NERSCPowering Scientific Discovery Since 1974

Hot Plasma Partial to Bootstrap Current

Calculations run at NERSC shed light on a plasma behavior known as the self-generated current, which could help reduce fusion reactor costs. » Read More

'Thirsty' Metals Could Increase Battery Lifetimes

Using supercomputing resources at NERSC, researchers from Pacific Northwest National Laboratory have demonstrated how to stabilize aluminum, calcium and magnesium ions, which they say could double or triple the amount of charge that can be stored in a battery. » Read More

Wolf-Rayet Becomes a Supernova

For the first time ever, scientists have direct confirmation that a Wolf-Rayet star—sitting 360 million light years away in the Bootes constellation—died in a violent explosion known as a Type IIb supernova. This work was possible thanks to the iPTF survey, which uses resources at NERSC. » Read More

Next Generation of Supercomputing Headed to NERSC

NERSC is partnering with Cray and Intel to develop a next-generation supercomputer that will enhance extreme-scale scientific discovery. The system will be named “Cori” in honor of bio-chemist Gerty Cori, the first American woman to receive a Nobel Prize in science. » Read More

Stroll Down Memory Lane

NERSC@40: Step back in time with photos, stories and newsletters that date as far back as NERSC's founding in 1974. Bellbottoms and sideburns optional. » Read More

National Energy Research Scientific Computing Center

Computing at NERSC

Now Computing

A small sample of massively parallel scientific computing jobs running right now at NERSC.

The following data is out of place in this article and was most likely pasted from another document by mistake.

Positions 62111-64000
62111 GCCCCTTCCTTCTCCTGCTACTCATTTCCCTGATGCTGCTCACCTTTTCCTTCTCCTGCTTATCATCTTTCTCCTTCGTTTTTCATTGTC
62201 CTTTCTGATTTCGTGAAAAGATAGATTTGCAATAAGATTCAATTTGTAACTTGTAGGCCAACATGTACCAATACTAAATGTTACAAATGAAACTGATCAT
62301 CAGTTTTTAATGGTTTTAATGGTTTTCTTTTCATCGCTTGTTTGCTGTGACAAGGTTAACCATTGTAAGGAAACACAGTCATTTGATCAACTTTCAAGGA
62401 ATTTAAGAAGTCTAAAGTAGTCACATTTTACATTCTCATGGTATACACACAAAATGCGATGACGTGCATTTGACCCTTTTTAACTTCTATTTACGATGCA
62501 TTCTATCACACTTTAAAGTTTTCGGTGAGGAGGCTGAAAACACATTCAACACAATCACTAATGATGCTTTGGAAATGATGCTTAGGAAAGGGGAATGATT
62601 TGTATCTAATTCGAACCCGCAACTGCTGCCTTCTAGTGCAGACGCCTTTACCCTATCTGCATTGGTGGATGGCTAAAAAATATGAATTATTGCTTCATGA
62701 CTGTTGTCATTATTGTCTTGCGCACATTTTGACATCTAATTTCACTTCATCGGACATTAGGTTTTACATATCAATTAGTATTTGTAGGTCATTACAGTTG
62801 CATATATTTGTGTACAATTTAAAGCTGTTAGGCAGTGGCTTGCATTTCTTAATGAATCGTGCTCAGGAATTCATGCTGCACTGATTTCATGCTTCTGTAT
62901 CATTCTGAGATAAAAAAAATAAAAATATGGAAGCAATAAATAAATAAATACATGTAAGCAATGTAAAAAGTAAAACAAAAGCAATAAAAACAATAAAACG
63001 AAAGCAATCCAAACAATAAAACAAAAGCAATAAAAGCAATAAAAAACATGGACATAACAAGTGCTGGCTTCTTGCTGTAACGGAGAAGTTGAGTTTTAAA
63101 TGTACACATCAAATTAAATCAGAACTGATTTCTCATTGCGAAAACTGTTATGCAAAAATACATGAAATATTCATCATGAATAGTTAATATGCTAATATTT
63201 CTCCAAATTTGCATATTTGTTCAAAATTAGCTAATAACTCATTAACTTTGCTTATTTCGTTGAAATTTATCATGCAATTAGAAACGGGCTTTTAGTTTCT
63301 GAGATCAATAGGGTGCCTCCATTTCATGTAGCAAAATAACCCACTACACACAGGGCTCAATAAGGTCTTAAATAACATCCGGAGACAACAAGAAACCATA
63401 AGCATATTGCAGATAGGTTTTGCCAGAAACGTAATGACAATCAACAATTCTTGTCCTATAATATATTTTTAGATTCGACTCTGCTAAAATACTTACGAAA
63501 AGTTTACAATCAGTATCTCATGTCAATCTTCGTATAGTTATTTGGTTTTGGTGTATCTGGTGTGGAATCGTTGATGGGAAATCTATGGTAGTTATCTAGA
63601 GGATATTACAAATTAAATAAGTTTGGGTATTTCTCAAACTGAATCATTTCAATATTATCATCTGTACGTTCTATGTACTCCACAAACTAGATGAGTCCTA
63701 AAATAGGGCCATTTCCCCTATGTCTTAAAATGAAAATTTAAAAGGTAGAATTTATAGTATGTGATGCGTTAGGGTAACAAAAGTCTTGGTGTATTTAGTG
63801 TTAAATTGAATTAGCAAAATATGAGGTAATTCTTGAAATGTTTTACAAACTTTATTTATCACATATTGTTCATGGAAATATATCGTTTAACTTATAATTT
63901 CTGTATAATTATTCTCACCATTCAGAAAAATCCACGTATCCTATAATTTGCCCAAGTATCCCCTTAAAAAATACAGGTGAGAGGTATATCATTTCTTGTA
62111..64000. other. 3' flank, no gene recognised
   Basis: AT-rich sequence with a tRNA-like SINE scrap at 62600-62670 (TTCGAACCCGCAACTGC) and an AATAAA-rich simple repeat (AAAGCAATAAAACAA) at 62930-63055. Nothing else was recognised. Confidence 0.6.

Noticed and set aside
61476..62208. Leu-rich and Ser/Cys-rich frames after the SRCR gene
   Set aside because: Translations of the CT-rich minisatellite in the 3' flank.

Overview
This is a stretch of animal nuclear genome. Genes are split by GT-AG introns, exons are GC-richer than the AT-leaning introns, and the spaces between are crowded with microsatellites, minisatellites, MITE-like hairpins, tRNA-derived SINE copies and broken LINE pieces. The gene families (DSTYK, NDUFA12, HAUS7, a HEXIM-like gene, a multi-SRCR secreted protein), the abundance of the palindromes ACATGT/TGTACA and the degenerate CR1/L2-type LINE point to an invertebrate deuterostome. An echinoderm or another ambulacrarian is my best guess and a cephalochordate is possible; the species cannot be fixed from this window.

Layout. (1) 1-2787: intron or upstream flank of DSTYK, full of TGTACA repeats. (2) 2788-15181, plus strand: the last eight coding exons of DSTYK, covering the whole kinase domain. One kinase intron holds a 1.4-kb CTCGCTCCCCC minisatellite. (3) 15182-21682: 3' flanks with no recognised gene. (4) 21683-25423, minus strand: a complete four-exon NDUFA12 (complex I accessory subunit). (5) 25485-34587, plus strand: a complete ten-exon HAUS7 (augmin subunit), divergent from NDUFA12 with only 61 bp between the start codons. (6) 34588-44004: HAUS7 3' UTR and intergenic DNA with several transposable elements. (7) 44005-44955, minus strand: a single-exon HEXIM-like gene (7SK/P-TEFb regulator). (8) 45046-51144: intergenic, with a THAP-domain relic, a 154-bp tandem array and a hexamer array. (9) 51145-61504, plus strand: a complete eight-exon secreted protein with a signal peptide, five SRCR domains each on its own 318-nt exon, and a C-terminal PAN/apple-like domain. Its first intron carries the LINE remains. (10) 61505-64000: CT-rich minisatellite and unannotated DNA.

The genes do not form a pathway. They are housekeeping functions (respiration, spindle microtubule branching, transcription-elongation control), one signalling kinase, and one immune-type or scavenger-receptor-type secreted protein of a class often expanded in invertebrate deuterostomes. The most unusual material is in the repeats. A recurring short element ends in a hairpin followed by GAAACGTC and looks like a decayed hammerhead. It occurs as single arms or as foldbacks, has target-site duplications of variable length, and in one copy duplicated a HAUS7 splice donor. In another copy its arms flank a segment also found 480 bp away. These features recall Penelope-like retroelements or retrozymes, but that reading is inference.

Project Machine CPU Cores CPU Core Hours Used
Microbial Genome and Metagenome Data Processing and Analysis
 PI: Nikos Kyrpides, Lawrence Berkeley National Laboratory
Hopper 24,000
Hadron-Hadron Interactions with Lattice QCD
 PI: Martin J. Savage, University of Washington
Hopper 16,896
Charm-quark and bottom-quark mass tuning for lattice QCD heavy-light physics.
 PI: Paul B. Mackenzie, Fermi National Accelerator Laboratory
Edison 6,144
Particle Acceleration by Ultra-Intense Lasers
 PI: Daniel F. Gordon, Naval Research Lab
Edison 4,104
Numerical Algorithms and Parallel Implementations for Electronic and Nuclear Structure Analysis
 PI: Chao Yang, Lawrence Berkeley National Laboratory
Edison 768
Accurate theoretical predictions for systems of superheavy elements (SHE) using Dirac-Fock(Breit-Gaunt)Relativistic Coupled-Cluster methodology
 PI: Walter Loveland, Oregon State University
Carver 256

 

NERSC Help Line: 1-800-666-3772

 

Did You Know?

George Smoot, professor of physics at UC Berkeley & an astrophysicist at Berkeley Lab, won the 2006 Nobel Prize for physics for his cosmic microwave background radiation data analysis. He used NERSC supercomputers to confirm predictions of the Big Bang theory.